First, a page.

Economic growth and global particulate pollution concentrations
David Stern () and
Jeremy van Dijk ()
No 249523, Working Papers from Australian National University, Centre for Climate Economics & Policy
Though the environmental Kuznets curve (EKC) was originally developed to model the ambient concentrations of pollutants, most subsequent applications focused on pollution emissions. Yet, previous research suggests that it is more likely that economic growth could eventually reduce the concentrations of local pollutants than emissions. We examine the role of income, convergence, and time related factors in explaining changes in PM2.5 pollution in a global panel of 158 countries between 1990 and 2010. We find that economic growth has positive but relatively small effects, time effects are also small but larger in wealthier and formerly centrally planned economies, and, for our main dataset, convergence effects are small and not statistically significant. There is no in-sample income turning point for regressions that include both the convergence variables and a set of control variables.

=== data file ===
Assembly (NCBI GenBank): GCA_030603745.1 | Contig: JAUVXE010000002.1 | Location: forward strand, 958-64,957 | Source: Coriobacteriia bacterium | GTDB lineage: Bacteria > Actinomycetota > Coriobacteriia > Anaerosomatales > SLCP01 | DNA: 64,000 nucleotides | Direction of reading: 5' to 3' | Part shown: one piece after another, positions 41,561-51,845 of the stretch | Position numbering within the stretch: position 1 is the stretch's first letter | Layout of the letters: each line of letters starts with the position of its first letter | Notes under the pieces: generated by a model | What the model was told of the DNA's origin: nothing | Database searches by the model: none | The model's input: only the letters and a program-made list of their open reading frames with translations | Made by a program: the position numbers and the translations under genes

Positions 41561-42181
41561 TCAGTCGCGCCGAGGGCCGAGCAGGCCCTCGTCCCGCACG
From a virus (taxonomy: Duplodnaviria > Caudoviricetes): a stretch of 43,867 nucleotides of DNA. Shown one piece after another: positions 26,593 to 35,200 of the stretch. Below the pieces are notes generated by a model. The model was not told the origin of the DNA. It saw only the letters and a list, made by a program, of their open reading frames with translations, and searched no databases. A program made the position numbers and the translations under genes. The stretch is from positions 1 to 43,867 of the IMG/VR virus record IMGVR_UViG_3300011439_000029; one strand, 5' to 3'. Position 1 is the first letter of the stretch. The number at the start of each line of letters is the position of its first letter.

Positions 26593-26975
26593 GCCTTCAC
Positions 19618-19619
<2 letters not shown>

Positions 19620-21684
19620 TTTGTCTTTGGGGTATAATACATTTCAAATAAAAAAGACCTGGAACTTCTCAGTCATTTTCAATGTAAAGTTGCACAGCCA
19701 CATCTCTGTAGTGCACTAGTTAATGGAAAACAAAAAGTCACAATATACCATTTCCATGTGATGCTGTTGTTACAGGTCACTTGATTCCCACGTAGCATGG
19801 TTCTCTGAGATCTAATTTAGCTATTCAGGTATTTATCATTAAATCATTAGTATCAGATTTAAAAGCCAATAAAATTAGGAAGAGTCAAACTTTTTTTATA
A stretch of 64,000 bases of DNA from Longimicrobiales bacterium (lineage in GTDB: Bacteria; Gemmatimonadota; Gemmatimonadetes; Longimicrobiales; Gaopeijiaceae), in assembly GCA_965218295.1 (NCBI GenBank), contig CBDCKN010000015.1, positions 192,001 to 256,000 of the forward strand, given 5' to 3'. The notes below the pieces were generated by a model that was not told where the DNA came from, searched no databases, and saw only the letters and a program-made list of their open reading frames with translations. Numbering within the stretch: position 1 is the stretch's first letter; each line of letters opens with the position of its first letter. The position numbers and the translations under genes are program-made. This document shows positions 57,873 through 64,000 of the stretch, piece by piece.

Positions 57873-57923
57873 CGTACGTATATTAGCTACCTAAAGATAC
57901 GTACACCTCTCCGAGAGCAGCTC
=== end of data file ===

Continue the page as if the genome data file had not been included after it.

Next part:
Keywords: Environmental; Economics; and; Policy (search for similar items in EconPapers)
New Economics Papers: this item is included in nep-ene, nep-env and nep-gro
References: View references in EconPapers View complete reference list from CitEc
Citations: View citations in EconPapers (5) Track citations by RSS feed
Downloads: (external link)
Journal Article: Economic growth and global particulate pollution concentrations (2017)
Working Paper: Economic growth and global particulate pollution concentrations (2016)
This item may be available elsewhere in EconPapers: Search for items with the same title.
Export reference: BibTeX
RIS (EndNote, ProCite, RefMan)
Persistent link: https://EconPapers.repec.org/RePEc:ags:ancewp:249523
Access Statistics for this paper
More papers in Working Papers from Australian National University, Centre for Climate Economics & Policy Contact information at EDIRC.
Bibliographic data for series maintained by AgEcon Search ().